I am a current employee at Hewlett-Packard and I support Carly Fiorina for President of the United States.
I started working for HP in 2003 when Carly was the CEO. By the time I got to HP, the company was already benefitting from the Compaq acquisition, which would later secure HP's leadership position for decades in the PC industry. This would not have happened without Carly’s gumption and follow-through. While Wall Street and tech reporters continued to express their concerns with the merger, those of us actually working in the tech sector understood that the merger was a great move. And Carly was proven right. The HP-Compaq merger made the newly formed HP the largest computer company in the world, besting IBM as the first $100 billion tech company in the world. Even today, HP is still benefitting from the merger. The industry standards servers division, which was a part of the merger, is one of the only divisions at HP showing a profit.
But while the Compaq merger was certainly one of the most famous deals Carly made while at HP, it was nowhere close to the only deal. In fact, after the Compaq merger, Carly negotiated more than 200 deals with other top companies, including Procter & Gamble (P&G) and Ericsson – where I worked at the time. For these two companies specifically, HP “insourced” their IT departments, taking over the day-to-day operations of their global IT infrastructure. Under the deal with Ericsson, approximately 1000 employees moved over to HP and HP took over IT operations in more than 100 countries. The P&G deal was an agreement on a $3 billion, 10-year managed services contract, which included insourcing approximately 2,000 employees from P&G to HP. This deal was extremely beneficial to both HP and P&G, expanding both of their operations that helped both companies. Under the terms of the agreement, HP would now manage P&G's IT infrastructure, including data center operations, desktop and end-user support, and maintenance of P&G's global operations in 160 countries.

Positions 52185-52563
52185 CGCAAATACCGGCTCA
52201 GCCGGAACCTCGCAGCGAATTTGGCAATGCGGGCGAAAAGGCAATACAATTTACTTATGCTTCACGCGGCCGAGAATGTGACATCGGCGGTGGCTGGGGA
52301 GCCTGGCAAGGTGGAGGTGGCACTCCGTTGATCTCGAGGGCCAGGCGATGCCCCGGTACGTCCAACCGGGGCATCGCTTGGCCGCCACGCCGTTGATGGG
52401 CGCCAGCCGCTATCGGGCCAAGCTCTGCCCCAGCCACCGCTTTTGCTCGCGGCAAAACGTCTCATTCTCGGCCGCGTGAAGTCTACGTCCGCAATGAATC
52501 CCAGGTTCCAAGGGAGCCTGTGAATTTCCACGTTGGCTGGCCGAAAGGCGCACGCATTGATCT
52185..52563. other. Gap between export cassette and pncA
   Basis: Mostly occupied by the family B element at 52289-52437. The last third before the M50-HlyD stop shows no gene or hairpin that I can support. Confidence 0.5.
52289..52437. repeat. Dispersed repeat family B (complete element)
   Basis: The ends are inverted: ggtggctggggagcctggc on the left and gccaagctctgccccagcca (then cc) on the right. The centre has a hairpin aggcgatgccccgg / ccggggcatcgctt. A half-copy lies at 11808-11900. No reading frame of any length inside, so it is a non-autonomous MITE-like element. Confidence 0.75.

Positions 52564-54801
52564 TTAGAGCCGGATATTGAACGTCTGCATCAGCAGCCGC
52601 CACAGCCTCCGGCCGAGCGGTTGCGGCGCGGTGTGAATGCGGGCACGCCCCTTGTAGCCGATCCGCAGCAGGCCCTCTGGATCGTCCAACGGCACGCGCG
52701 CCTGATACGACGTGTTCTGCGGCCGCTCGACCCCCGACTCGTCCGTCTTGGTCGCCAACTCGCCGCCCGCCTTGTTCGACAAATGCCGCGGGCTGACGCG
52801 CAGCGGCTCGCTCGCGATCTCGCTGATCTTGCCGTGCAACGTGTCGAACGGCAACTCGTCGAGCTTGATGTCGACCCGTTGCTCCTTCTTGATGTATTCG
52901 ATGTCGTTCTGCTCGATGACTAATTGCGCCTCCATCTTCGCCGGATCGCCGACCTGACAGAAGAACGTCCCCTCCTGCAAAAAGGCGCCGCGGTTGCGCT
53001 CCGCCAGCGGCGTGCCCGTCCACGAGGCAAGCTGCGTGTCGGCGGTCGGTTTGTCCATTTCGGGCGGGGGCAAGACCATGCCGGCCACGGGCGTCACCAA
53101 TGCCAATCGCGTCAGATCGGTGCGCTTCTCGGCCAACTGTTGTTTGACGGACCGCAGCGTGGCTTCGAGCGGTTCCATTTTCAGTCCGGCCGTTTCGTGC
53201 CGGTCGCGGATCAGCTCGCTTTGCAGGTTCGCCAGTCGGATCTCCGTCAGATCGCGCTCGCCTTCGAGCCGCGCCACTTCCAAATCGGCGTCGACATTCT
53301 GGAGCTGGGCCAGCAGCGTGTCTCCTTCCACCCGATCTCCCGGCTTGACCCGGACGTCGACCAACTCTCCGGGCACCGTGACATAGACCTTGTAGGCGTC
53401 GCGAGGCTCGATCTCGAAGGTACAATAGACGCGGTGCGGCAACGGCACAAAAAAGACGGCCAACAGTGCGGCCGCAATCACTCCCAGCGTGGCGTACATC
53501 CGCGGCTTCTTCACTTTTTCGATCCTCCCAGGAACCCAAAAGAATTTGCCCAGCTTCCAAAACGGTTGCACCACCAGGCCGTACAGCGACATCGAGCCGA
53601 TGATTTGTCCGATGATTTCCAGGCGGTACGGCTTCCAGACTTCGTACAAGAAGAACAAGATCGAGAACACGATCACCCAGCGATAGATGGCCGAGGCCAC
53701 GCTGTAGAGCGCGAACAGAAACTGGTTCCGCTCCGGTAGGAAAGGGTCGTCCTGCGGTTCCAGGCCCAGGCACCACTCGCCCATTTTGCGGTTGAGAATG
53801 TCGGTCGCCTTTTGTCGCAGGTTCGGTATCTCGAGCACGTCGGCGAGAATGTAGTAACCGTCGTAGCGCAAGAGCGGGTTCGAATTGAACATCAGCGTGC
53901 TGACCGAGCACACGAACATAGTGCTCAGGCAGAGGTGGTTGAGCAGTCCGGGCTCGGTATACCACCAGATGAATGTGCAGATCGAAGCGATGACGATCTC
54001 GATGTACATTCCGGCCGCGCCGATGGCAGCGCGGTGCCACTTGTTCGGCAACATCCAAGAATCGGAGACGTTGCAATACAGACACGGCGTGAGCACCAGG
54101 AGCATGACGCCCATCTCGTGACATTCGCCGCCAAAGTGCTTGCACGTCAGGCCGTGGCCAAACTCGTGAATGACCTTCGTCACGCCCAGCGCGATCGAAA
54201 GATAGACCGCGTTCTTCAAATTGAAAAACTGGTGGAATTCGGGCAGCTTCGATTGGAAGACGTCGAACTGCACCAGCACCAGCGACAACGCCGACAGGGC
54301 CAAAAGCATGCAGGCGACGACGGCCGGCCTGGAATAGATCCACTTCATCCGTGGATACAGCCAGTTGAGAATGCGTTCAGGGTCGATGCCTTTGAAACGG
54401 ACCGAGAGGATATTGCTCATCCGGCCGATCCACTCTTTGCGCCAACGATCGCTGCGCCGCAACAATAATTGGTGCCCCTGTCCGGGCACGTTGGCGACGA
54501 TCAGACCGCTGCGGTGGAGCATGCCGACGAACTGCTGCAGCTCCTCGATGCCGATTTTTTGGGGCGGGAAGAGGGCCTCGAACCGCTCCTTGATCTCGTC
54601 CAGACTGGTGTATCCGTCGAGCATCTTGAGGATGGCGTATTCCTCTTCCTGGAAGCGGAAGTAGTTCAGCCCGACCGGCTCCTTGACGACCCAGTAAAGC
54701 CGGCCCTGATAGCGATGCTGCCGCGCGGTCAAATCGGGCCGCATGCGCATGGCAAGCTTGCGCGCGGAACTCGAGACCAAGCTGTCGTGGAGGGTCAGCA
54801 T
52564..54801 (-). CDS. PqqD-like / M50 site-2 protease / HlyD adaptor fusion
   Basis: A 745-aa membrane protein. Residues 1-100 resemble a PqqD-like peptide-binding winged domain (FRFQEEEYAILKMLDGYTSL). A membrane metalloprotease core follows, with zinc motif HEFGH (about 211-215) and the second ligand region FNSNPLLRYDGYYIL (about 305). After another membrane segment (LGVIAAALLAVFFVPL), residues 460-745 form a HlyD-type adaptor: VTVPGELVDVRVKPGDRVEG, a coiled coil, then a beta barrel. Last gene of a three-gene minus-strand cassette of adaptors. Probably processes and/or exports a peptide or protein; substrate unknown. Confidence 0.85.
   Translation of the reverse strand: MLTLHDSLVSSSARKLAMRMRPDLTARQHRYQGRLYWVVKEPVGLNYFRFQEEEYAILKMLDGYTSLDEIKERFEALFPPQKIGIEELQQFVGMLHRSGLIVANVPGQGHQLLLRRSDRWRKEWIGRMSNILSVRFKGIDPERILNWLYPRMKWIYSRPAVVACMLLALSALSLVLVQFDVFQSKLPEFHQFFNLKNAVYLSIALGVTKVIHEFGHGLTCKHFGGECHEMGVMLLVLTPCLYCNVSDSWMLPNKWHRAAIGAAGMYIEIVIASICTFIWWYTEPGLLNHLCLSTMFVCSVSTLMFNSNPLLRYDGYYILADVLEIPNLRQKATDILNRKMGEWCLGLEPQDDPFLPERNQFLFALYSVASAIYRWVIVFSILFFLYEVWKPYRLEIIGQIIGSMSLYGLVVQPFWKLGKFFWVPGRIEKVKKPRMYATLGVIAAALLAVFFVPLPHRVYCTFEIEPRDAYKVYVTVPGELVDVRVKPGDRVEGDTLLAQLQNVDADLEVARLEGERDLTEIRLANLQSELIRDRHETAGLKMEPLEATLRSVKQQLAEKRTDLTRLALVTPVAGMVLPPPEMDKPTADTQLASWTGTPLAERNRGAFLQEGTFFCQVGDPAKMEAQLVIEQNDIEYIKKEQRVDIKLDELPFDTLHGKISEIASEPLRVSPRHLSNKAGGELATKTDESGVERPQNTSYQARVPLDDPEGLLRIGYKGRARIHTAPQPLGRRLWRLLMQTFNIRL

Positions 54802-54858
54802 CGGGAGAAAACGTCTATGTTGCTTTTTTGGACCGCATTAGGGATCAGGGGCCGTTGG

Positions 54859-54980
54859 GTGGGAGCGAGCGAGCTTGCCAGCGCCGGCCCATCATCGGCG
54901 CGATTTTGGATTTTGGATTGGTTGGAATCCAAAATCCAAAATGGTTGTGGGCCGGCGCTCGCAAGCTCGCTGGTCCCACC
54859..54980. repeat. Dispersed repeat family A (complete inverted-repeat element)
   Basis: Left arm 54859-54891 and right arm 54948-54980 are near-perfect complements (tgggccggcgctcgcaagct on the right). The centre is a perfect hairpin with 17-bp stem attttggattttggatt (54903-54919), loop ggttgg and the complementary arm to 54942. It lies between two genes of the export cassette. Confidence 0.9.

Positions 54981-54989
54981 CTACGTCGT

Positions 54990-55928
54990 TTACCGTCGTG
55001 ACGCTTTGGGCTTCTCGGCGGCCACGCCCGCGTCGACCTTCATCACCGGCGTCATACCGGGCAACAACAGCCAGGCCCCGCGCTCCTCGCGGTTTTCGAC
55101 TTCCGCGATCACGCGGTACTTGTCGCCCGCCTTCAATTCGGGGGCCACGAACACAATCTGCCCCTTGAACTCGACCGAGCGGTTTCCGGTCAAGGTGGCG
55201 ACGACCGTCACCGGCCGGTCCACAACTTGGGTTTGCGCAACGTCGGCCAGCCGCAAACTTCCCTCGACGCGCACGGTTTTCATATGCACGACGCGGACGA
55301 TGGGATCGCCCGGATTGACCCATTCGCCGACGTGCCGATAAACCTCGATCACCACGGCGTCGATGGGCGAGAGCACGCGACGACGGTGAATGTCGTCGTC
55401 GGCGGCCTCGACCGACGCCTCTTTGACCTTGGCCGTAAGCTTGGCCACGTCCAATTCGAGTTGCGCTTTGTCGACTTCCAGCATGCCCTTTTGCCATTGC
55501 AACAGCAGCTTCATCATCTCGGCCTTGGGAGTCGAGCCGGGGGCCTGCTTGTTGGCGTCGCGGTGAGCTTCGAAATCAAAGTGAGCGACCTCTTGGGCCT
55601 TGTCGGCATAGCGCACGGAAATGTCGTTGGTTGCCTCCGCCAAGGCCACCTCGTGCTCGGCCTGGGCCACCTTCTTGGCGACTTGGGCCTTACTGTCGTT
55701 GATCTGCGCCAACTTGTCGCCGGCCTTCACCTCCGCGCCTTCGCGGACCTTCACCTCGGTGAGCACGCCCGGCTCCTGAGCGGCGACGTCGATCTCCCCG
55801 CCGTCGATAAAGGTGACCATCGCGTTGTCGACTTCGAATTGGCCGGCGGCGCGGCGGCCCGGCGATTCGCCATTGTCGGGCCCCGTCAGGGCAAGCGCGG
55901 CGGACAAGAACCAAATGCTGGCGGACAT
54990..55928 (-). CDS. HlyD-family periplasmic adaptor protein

These were two of hundreds of blockbuster deals that Carly was very involved in. She provided superb leadership and vision to break the ice for HP in the Managed IT Services industry. This would not have happened without Carly’s gumption and follow-through.
In business, it is crucial to be a strong negotiator – and these deals make it clear Carly Fiorina was one of the best negotiators in the business. She was able to smoothly and fairly negotiate deals to the advantage of the company she was representing, but was also able to leave the other company happy and looking forward to the next deal. That is demonstrated not only by how many companies partnered with HP in one way or another, but by how many of these companies continued their partnerships with HP over the years. This is a trait that is sorely needed in Washington. Those negotiating skills Carly honed in the boardroom will become invaluable to all Americans when she’s in the White House negotiating deals not only with Congress but also with foreign leaders. We live in a dangerous world right now and are facing enemies that have taken advantage of the weak position the current administration has put us in. We need a strong negotiator like Carly Fiorina at the table so America can once again take its rightful place as a world leader.
From my first-hand experience of working with HP and my interaction with HP employees, Carly was incredibly admired and provided strong leadership in a time when it was needed most. She provided a sense of enthusiasm and company pride, which permeated throughout HP. I am proud to support Carly Fiorina for President of the United States.